It is readily apparent that the affirmation that conjugal marriage is a basic human good is difficult to refute. Many attempts at refutation avoid the real issue and point to the fact that some people don’t desire that kind of marriage, or that such marriages are often less than successful. Neither of these arguments speaks to the question of whether marriage is a basic good, invoking instead personal preferences or human failures. But personal preference is not a basic good, and human failure to achieve the good is not evidence against the good that could, and perhaps should, have been achieved. Many contemporary calls for redefinition of marriage allow, in one way or another, that marriage is a basic human good, but argue that the definition of marriage can be widened to include other relationships than just that between a man and a woman, or that it need not include exclusivity or permanence. Such alterations of the definition of marriage alter the fundamental nature of what marriage is. The result is that the newly defined marriage is not the same thing, and since marriage as a basic human good is tied to its fundamental nature, the resultant relation is not marriage. Rather, by claiming to be marriage when it is not it therefore replaces marriage or obviates it. Since basic human goods are consistent with, further and enhance all other human goods, some other thing that replaces and obviates rather than furthers and enhances a basic human good (i.e., marriage) cannot also at the same time be a basic human good.
Ultimately, it is for this reason that proposals to fundamentally alter marriage to include same-gender couples, polyamorous relationships, or sexually open relationships are category mistakes. Such relationships are not in fact marriages. They do not embody the basic human good that is marriage. Many attempts to alter the definition of marriage extol marriage as a way of deepening relationships or enhancing interpersonal commitment. These good effects, even when true, however, turn marriage into a means (to increasing personal satisfaction or commitment) as opposed to furthering marriage as an end in itself, i.e., a basic human good-in-itself. If marriage is taken to be – defined as – a means to enhance satisfaction, a means of deepening a relationship or a commitment, then it becomes, just that – a means deemed to be important for some persons’ privately preferred ends. The inherency of the basic human good is lost. It is not enough to say that some altered form or marriage would be good for some person, group or political purpose. The question is whether any altered form constitutes a good-in-itself and does not lose the constituent aspects of the basic human good that marriage as conjugal union is. Although Lee and George do not specifically articulate this challenge, it is implied in their analysis that any calls for the redefinition of marriage must demonstrate how a new, reconfigured version of marriage constitutes a basic human good-in-itself and does not simply rely for its justification on the fact that it facilitates personal preferences or self-selected fulfillments. In fact, they suggest that it is just this analysis that proponents of the redefinition of marriage have never been able to produce.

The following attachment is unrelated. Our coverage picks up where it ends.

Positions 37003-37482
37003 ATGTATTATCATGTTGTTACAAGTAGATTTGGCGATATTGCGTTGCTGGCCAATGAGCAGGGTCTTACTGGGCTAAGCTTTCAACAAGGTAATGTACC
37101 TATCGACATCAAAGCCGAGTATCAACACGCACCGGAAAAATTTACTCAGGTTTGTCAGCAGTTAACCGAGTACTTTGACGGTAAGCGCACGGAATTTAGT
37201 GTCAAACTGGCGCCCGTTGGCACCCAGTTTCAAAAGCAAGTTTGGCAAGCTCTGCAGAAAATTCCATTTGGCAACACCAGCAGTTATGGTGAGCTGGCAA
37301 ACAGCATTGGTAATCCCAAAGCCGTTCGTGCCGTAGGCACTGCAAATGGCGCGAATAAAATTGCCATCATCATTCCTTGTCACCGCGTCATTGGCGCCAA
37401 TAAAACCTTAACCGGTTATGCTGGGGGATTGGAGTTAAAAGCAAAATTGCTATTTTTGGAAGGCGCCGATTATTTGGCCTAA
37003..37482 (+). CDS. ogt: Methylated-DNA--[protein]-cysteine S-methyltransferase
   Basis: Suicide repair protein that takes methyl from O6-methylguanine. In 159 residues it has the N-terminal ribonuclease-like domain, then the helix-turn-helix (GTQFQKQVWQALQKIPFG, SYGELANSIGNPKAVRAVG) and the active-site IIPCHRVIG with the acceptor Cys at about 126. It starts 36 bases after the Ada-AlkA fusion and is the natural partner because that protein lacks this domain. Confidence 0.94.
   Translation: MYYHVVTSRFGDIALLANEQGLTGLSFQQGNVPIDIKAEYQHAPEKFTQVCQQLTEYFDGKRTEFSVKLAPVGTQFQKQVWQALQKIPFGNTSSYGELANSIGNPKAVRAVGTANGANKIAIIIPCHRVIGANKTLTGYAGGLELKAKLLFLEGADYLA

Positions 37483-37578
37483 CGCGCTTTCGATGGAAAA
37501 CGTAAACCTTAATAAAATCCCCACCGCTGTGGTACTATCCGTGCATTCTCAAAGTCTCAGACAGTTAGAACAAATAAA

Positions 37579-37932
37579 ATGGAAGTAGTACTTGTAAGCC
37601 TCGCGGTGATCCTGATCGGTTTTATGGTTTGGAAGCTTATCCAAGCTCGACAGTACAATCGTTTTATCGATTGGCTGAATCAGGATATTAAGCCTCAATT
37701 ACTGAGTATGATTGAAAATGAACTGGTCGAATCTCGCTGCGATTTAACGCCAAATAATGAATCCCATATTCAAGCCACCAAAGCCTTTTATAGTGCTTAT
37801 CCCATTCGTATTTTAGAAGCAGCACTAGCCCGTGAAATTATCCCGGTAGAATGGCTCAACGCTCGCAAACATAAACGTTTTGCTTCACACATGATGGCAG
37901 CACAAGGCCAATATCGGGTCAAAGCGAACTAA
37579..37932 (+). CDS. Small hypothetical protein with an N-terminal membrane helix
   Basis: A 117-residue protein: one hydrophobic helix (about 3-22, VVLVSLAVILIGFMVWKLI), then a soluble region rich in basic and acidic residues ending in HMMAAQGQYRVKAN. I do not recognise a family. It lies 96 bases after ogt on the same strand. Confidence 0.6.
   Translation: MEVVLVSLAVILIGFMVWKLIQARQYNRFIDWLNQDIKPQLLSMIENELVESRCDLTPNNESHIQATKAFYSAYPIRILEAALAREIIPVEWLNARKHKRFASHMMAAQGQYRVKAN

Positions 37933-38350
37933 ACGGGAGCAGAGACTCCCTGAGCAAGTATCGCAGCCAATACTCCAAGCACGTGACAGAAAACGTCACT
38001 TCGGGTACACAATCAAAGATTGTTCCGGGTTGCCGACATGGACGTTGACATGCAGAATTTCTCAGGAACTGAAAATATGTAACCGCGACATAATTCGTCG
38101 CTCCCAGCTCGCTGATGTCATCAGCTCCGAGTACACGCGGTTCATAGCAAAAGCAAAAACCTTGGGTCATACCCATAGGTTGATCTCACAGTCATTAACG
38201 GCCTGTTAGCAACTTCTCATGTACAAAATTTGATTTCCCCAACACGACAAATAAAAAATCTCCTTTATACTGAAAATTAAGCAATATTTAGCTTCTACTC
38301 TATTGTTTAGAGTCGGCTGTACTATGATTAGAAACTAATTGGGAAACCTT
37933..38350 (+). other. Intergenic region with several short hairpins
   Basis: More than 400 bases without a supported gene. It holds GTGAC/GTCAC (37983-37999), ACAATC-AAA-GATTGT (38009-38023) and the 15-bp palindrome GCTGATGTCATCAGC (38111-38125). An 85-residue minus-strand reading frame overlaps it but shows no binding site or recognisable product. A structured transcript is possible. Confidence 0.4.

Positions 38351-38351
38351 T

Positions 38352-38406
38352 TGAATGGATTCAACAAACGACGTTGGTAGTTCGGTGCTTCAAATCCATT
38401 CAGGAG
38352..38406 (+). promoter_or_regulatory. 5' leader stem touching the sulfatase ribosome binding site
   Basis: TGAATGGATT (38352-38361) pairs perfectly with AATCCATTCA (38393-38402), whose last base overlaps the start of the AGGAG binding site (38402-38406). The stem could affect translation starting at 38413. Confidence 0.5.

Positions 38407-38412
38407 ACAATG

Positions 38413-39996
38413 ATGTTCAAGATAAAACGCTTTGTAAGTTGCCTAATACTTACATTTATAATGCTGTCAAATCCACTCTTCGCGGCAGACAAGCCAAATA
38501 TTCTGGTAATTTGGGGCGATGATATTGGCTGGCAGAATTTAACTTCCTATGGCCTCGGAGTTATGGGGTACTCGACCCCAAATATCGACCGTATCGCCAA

In Chapter Four, Lee and George take up the matter of sexuality. It is maintained consistently throughout the book that inherent to marriage as a basic human good is the community of a man and a woman at every level of their lives, including the emotional, spiritual and physical. The bodily union of male and female into an organic unit most saliently instantiates the union itself, and distinguishes the union of marriage from all other relationships. Thus, it is crucial to understand that men and women come to marriage (as to life itself) as embodied rational beings, not as independent consciousnesses or autonomous egos that just happen to also possess bodies. The sexual characteristics and capacities of our bodies are not something we somehow own and deploy for whatever purposes may suit us, including pleasure. Rather, those characteristics and capacities are integrated into the composition of our nature as the kind of beings we are. It is the sexual complementarity of that composition that permits, invites, and expresses the unity of the lives of husband and wife at the bodily level and thus furthers and promotes the basic human good that is marriage. Marital sexual intimacy is integrated, as few things can be, into the flourishing of human life and is thus perfective of human nature.